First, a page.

During Mordicai Gerstein’s fifth year of life, he started kindergarten, his little brother was born and he faced a whole range of other experiences and changes for the first time. Now, over 70 years later, he still remembers the events of that year almost exactly.
Strange as it sounds, this ability has come in handy during his decadeslong career as a writer and illustrator. In fact, Gerstein’s newest book, The Night World, is based on a specific incident from that year.
Gerstein recounts the story thoroughly. He awoke in the middle of the night, needing to pee, and called for his father, who then carried him through the house to the bathroom. On that journey, Gerstein was concerned by how different everything looked in the dark. “Where the back yard should’ve been there was this weird, colorless world with strange grey and black shapes,” he recalls. Though his father explained that the unnerving landscape was still the back yard, Gerstein declared it “the night world” and decided he wasn’t yet ready for it.
In The Night World, the series of events plays out quite differently. A boy, awoken by his cat, moves through the pre-dawn darkness of his home—a journey Gerstein renders almost entirely in grey and black. But unlike the author, the picture book’s protagonist learns that the night world isn’t so scary after all; instead he finds it inviting. After exploring the house, the boy goes out into the yard, where he watches the sunrise and Gerstein’s art bursts into full color.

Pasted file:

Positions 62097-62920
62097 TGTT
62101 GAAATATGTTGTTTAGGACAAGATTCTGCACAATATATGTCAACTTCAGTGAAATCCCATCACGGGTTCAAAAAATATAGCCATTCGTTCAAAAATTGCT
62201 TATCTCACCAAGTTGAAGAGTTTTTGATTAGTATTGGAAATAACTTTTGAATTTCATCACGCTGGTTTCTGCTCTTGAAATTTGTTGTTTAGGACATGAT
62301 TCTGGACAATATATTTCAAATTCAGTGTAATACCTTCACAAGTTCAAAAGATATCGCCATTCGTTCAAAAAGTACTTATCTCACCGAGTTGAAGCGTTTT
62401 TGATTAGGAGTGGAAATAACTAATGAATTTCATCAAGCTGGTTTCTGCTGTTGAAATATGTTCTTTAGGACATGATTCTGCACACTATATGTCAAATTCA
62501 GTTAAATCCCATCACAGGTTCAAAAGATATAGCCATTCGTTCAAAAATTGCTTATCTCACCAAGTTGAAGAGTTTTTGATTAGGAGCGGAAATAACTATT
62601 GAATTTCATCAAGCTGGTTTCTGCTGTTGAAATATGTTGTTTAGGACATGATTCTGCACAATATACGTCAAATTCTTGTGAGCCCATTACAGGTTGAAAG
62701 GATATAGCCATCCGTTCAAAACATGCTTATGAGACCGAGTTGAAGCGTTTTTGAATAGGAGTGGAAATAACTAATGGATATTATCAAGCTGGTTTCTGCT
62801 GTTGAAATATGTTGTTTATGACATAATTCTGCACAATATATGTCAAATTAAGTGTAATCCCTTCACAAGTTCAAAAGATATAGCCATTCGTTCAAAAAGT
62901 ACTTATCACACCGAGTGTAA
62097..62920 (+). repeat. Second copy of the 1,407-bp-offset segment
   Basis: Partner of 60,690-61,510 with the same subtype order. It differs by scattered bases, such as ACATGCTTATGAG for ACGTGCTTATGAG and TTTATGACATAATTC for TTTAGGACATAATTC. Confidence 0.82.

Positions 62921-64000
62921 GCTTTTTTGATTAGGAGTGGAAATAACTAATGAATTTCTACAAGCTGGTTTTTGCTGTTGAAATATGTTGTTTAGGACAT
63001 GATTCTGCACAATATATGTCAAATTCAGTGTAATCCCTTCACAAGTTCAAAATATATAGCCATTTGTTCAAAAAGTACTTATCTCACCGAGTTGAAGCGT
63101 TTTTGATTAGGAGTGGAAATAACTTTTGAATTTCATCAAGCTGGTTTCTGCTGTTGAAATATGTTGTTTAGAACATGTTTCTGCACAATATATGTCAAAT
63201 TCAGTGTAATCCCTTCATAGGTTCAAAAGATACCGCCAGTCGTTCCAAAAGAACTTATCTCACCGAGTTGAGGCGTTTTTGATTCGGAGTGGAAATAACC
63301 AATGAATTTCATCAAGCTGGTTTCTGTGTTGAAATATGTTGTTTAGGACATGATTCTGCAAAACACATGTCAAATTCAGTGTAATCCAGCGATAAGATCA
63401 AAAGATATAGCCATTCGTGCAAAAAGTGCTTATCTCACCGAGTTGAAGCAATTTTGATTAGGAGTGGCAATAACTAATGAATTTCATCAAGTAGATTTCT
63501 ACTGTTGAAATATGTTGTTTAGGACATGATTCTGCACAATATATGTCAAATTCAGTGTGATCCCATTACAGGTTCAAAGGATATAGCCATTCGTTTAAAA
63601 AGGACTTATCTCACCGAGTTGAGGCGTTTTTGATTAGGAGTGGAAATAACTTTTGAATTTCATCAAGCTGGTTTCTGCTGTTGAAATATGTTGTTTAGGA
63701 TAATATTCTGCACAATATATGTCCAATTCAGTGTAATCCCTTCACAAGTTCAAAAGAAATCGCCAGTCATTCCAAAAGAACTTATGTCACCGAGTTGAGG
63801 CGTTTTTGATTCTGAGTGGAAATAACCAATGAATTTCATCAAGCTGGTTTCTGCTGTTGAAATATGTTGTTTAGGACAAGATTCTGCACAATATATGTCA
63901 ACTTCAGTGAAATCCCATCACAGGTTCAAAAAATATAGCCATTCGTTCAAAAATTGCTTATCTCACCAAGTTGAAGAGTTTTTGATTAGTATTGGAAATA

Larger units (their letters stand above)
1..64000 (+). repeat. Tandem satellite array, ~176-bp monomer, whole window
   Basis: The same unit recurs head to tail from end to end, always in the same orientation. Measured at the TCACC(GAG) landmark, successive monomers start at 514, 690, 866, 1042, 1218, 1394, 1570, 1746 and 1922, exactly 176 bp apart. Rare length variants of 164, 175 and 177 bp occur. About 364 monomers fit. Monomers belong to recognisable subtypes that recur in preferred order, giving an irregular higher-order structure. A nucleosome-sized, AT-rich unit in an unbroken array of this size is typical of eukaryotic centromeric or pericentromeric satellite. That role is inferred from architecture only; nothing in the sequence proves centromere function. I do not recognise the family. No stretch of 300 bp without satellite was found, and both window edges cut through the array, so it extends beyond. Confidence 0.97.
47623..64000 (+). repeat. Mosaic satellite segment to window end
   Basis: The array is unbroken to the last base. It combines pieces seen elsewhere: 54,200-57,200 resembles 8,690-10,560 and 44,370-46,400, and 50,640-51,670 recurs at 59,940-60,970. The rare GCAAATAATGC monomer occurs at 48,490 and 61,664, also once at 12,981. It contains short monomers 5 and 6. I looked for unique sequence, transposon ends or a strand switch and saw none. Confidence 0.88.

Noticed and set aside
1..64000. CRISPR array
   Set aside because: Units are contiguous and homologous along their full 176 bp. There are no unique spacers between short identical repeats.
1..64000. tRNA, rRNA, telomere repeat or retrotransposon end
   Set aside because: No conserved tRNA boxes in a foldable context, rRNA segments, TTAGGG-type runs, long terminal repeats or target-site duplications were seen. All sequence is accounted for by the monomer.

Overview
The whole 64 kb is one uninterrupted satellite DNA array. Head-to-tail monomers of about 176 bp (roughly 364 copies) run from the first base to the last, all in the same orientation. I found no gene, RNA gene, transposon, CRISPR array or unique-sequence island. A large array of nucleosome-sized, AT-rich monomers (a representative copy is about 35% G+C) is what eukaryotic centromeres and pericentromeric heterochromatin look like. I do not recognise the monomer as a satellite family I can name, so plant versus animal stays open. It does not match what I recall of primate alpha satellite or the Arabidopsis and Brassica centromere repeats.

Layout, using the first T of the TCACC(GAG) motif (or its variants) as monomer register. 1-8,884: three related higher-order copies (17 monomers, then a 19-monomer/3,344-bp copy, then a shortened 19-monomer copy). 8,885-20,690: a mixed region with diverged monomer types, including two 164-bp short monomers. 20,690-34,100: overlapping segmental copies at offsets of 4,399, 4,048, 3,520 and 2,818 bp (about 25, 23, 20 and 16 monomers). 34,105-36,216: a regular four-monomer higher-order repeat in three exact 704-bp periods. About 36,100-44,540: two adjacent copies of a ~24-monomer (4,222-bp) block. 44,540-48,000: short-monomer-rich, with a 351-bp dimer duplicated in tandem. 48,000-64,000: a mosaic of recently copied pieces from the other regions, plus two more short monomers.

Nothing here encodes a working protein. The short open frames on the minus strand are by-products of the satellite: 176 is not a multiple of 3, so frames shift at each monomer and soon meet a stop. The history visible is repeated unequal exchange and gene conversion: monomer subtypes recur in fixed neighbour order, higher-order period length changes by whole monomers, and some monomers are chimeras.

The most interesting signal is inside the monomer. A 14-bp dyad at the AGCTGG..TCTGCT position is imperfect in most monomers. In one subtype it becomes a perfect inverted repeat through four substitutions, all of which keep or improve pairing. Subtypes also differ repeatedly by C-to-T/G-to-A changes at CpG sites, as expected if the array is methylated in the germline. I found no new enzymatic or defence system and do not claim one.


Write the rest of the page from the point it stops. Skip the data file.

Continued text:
Perhaps unsurprisingly, Gerstein’s background is in fine art. He attended art school intending to become a painter but ended up taking a job as an animator after graduation. In addition to making animated films, he began drawing cartoons, and Elizabeth Levy eventually approached him to illustrate her mystery Something Queer Is Going On. The book became a series, and Gerstein fell in love with illustrating.
It was many years before he started writing his own stories, however. Gerstein had never considered himself as a writer and had no idea how to go about crafting a narrative. “I thought you had to have all of these ideas in your head,” he says, “and you would just transcribe them.” Nonetheless, he was committed to writing, and, after almost a decade of false starts, his stories started coming. They haven’t stopped since.
Though Gerstein enjoys the thrill and (relative) newness of writing, illustrating remains a vital part of his process. The Night World’s remarkable balance of strangeness and comfort would be impossible without his striking images. To create the book’s nighttime look, he employed a very different technique than that he’s accustomed to: instead of carefully tracing out the images in pen and then adding color, he jumped right into painting, brushing black paint onto grey paper as he searched for the shapes he wanted.
Gerstein describes painting and writing as the process of finding the story in the pages. “I think of a picture book as a place. Each book is a different world,” he says. “I wanted to put that night world between covers.” Now it will go out into the world to have a life of its own.
On the cusp of his 80th birthday, Gerstein still finds this process exciting. “I feel like I’m enjoying it more than ever,” he says. “I feel like I’m really getting the hang of it.”
Alex Heimbach is a freelance writer in California.